The first story I ever tried to have published (the title is lost to the ages!) was about a little girl who for some reason couldn’t walk but wanted to dance. She ended up “dancing on the golden streets of Heaven”. My mother sent the story to Highlights for Children which rejected it due to the mention of Heaven. Yes, it seems political correctness existed even back in the early 1950s.
However, I’ve always felt characters with handicaps/disabilities/imperfections (whatever the politically correct term du jour) are necessary to tell completely realistic stories. Here are the ones I’ve used so far:
|Available on Amazon|
Alan Ashley (Where Is Papa’s Shining Star?) left blind and scarred due to an injury in World War I. He returns to fight greedy cousins for control of the lucrative family business empire and to a fiancee who tells him she can’t marry “half a man”. He sends the cousins packing, guides Ashley Enterprises to new heights, and guards his personal life behind a wall of bitterness until. . .
Danny Jefferson (The Dreamland Series) who doesn’t let his Down Syndrome get in his way. Often overlooked, he emerges as perhaps the only character who knows what’s really going on in the town of Dreamland.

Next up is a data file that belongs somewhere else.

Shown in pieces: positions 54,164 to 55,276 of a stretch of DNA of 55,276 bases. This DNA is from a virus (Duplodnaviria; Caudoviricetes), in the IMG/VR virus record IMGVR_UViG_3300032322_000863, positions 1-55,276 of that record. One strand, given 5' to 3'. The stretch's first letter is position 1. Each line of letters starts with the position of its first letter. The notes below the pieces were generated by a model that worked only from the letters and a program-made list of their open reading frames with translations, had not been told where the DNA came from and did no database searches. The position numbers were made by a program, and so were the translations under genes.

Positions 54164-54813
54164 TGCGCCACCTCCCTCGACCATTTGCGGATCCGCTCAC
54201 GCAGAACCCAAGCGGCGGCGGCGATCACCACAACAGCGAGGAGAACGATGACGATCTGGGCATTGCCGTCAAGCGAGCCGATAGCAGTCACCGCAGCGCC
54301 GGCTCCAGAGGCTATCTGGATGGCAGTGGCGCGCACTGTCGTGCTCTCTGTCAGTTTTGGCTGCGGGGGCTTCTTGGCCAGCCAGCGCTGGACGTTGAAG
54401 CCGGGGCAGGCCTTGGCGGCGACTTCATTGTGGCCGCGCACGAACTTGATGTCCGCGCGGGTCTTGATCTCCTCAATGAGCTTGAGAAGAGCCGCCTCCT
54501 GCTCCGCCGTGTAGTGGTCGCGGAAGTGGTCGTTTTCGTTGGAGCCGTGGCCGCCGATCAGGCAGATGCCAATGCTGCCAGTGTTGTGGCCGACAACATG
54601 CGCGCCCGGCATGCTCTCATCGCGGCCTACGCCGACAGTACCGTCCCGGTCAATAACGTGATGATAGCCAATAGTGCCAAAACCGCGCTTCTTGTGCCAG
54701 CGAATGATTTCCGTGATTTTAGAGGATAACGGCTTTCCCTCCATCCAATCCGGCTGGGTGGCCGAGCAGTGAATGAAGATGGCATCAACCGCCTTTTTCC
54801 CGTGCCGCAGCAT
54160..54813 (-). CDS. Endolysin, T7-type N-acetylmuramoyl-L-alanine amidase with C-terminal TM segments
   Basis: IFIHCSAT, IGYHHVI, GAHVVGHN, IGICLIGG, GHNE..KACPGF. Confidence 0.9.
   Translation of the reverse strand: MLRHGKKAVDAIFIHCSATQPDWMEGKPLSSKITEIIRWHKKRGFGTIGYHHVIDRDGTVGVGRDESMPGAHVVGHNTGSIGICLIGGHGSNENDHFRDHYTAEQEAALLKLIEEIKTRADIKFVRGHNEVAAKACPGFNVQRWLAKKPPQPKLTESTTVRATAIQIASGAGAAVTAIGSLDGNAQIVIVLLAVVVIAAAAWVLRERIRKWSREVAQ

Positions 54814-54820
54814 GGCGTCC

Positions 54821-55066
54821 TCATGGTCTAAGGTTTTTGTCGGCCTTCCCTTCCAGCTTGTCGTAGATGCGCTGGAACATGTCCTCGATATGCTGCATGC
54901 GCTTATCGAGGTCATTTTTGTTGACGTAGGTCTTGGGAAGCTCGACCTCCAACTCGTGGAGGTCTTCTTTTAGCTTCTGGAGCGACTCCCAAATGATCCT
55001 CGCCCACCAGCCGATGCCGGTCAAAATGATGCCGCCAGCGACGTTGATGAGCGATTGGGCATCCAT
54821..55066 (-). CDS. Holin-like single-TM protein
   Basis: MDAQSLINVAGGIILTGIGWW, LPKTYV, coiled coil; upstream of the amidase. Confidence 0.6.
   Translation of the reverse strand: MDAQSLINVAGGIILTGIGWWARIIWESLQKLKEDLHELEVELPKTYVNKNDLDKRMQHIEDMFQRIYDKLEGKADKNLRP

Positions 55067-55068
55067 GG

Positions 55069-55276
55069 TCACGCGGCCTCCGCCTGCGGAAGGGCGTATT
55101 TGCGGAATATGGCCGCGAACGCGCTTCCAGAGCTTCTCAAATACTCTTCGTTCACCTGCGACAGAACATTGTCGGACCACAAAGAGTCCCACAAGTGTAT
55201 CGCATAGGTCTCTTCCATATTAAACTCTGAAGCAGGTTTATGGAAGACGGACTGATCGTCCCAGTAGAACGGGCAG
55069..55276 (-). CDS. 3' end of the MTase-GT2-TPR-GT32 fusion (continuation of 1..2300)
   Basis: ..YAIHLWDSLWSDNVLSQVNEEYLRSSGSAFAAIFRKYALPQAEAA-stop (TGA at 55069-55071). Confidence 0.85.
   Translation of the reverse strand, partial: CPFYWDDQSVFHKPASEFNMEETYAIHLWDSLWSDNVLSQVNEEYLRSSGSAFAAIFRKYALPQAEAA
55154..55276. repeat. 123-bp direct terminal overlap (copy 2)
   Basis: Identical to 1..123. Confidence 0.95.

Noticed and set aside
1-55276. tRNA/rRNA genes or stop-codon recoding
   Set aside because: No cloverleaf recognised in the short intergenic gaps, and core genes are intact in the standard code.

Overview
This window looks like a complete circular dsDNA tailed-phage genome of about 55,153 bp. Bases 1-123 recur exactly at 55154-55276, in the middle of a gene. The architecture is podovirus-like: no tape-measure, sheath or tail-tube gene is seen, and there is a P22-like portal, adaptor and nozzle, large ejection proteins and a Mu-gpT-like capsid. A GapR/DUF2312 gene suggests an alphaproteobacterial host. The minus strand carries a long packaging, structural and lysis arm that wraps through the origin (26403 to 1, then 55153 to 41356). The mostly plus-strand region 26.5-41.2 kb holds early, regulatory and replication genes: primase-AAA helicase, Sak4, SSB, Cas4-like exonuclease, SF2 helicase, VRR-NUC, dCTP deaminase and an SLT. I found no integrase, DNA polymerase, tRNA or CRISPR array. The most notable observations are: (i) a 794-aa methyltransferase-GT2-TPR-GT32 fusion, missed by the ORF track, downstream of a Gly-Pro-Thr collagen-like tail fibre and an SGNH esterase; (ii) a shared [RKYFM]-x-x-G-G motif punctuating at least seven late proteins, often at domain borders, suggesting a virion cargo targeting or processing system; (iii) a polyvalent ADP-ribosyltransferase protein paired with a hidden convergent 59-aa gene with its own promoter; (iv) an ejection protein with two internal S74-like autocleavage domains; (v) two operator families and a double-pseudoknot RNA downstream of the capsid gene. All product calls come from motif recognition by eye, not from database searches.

To be re-released Fall 2016
Marian “Peaches” Kroll (Blest Be the Tie) crippled by polio at the age of 7. Her defense against the real and imagined slights of the nonhandicapped world is a barrage of foul language, pills, and alcohol. But she has people who love her for herself and refuse to give up on helping her become the person they know she really is deep inside. (This book is the targeted project for the November Writers’ Colony stay.)
Tom Seward (Blest Be the Tie) born with a cleft lip/palate and other facial anomalies. His parents refuse the doctor’s advice to “put him away and forget him”. On his way to earning his M.D., he touches the lives of all he meets. . .and dares to fall in love with the beautiful, tormented Marian Kroll.
Carter “Cart” Morgan (Four Summer Days) trapped and at the mercy of a cruel stepfather on an Arkansas mountain. Intellectually “slow”, he loves unconditionally and delights the community with his woodcarvings. In good times and bad, he’s always available for the family which treasures him.
So why do I include these characters who are “different” in my books? For a variety of reasons, not the least of which is that we’re all different. Together we make a “whole” society. If we turn away from those who make us uncomfortable because of their obvious differences, perhaps we should take a closer look inside ourselves.
I’d highly recommend this recent article with pictures: “The Girl without a Face” (Treacher-Collins Syndrome)
Four Summer Days anticipated publication Fall 2016
Blest Be the Tie anticipated publication Spring 2016